Why it rocks:
It’s a great sub for salt. Acidity, like saltiness, leads to increased salivation, so lemons literally make food mouth-watering. Plus, their antioxidants battle the inflammatory processes related to chronic disease, including heart disease. Salt can do the opposite by raising blood pressure.
It adds big flavor with little to no calories. The lemon's powerful taste cuts the need for fatty flavor-enhancers like butter and sauces, so you'll save significant calories—a major selling point if you're trying to lose weight.
It keeps you well. Lemons are high in vitamin C, which enhances the absorption of iron from foods like spinach and meat, wards off colds and flus by keeping your immune system strong, and has also been shown to boost serotonin (your body’s feel-good hormone), thereby enhancing your mood. Lemons also contain unique flavonoid compounds that have antioxidant and anti-cancer properties.
How to eat it:
1. Squeeze it into soups and drinks—like hot tea.
2. Toss lemon juice with salads, veggies, and pasta.
3. Use it as a salt substitute in your favorite recipes.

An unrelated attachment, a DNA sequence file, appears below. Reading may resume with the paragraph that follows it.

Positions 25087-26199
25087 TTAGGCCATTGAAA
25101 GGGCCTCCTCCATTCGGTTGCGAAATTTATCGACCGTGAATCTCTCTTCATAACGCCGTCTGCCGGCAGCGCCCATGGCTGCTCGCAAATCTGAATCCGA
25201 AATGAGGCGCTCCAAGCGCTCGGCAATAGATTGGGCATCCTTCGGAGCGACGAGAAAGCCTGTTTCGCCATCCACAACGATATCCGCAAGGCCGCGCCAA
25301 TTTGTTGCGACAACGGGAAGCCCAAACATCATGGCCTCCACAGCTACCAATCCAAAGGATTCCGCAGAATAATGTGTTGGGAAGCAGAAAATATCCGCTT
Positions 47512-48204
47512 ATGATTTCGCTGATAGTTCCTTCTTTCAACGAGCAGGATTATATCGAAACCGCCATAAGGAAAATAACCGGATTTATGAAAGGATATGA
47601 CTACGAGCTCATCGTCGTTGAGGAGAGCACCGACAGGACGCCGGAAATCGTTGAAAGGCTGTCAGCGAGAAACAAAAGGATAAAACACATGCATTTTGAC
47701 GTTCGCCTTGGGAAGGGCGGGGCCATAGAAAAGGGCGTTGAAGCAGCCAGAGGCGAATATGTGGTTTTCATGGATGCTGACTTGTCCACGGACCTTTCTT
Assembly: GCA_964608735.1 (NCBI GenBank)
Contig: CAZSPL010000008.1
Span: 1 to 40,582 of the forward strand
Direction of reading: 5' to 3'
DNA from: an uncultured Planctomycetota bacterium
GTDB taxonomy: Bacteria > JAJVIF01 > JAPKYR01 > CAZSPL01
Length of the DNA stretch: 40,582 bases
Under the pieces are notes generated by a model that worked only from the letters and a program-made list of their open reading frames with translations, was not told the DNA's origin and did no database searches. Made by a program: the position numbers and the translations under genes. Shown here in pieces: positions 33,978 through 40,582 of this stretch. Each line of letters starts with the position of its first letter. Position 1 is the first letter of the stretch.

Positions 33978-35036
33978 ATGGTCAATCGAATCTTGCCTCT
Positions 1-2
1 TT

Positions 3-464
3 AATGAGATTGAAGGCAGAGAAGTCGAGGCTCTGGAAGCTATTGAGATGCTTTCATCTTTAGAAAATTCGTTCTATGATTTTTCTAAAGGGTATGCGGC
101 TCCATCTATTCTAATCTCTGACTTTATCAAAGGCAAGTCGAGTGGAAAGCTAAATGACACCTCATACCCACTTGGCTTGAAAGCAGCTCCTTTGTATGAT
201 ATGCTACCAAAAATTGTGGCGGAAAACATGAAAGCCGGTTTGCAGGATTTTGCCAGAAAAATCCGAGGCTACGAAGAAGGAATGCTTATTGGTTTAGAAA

4. Rub it onto chicken, fish, or turkey, or use it as a marinade to tenderize and reduce carcinogens created during grilling.
5. Add it to tomato sauce for a more complex flavor.
6. Squeeze it into ice water or seltzer, or into your ice cube trays to add flavor to other drinks like iced tea.
7. Top desserts with lemon zest.
8. Whisk it with a little olive oil, garlic, and a few of your favorite spices for a salad dressing.
9. Add it to your smoothies and green juices for a nice flavor kick.
10. Make gremolata, the Italian condiment that’s a great stand-in for salt and pepper. Simply combine equal parts lemon zest, parsley, and garlic, and you'll have a topping that can be sprinkled on just about anything. (If you like less garlic flavor, simply add several drops of olive oil).
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